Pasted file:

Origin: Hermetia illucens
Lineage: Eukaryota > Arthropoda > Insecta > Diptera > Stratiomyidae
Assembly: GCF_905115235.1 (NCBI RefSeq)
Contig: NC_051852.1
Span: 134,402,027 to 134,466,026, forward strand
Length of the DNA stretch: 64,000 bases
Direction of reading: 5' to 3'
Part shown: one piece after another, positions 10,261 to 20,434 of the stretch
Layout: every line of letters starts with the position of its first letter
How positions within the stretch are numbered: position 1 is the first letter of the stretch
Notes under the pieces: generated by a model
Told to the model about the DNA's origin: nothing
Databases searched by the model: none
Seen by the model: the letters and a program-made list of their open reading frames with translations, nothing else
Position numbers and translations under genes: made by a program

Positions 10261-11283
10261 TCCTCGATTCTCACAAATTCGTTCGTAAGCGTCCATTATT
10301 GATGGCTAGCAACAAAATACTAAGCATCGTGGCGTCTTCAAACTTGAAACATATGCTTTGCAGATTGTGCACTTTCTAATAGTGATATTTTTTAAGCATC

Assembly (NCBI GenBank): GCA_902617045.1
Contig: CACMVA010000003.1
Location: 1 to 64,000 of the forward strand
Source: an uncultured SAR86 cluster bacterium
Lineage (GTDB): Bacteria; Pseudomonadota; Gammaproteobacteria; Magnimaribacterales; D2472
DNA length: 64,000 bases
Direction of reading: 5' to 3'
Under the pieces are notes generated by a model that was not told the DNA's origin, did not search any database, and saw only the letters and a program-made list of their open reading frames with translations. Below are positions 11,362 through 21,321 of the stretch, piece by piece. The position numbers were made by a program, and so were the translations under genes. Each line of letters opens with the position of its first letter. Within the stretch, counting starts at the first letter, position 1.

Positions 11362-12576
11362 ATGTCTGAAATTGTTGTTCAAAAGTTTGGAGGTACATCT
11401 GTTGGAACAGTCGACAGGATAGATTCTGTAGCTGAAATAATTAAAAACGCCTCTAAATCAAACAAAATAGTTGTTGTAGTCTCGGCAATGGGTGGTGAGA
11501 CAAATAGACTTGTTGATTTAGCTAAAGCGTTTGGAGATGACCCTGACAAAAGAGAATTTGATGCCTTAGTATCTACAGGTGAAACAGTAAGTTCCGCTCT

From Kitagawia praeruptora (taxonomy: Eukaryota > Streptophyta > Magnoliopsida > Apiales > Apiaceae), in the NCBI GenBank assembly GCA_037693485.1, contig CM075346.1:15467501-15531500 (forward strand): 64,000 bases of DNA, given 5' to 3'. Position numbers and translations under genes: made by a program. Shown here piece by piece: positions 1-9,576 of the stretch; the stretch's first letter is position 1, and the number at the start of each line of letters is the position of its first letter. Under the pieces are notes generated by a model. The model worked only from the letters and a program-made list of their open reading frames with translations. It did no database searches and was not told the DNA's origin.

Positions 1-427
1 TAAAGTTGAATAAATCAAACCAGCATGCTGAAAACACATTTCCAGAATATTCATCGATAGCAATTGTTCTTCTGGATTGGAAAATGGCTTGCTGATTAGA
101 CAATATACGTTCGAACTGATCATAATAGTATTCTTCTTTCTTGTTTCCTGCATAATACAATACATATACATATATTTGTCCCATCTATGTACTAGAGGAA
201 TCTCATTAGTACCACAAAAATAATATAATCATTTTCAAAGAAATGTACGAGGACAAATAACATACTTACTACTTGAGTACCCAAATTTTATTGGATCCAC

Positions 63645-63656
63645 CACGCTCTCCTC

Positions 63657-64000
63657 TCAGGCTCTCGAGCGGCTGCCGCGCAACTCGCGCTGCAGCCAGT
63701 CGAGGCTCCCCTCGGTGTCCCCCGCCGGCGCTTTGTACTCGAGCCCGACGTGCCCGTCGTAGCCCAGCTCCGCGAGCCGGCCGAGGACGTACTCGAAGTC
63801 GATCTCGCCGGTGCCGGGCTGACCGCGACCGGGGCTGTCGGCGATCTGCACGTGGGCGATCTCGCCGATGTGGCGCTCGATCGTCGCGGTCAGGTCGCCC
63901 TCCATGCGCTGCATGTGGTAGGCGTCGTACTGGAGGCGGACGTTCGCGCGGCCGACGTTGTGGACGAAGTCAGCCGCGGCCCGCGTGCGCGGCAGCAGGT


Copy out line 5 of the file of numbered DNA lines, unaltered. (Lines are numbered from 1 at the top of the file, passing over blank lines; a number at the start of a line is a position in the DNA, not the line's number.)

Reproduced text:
Span: 134,402,027 to 134,466,026, forward strand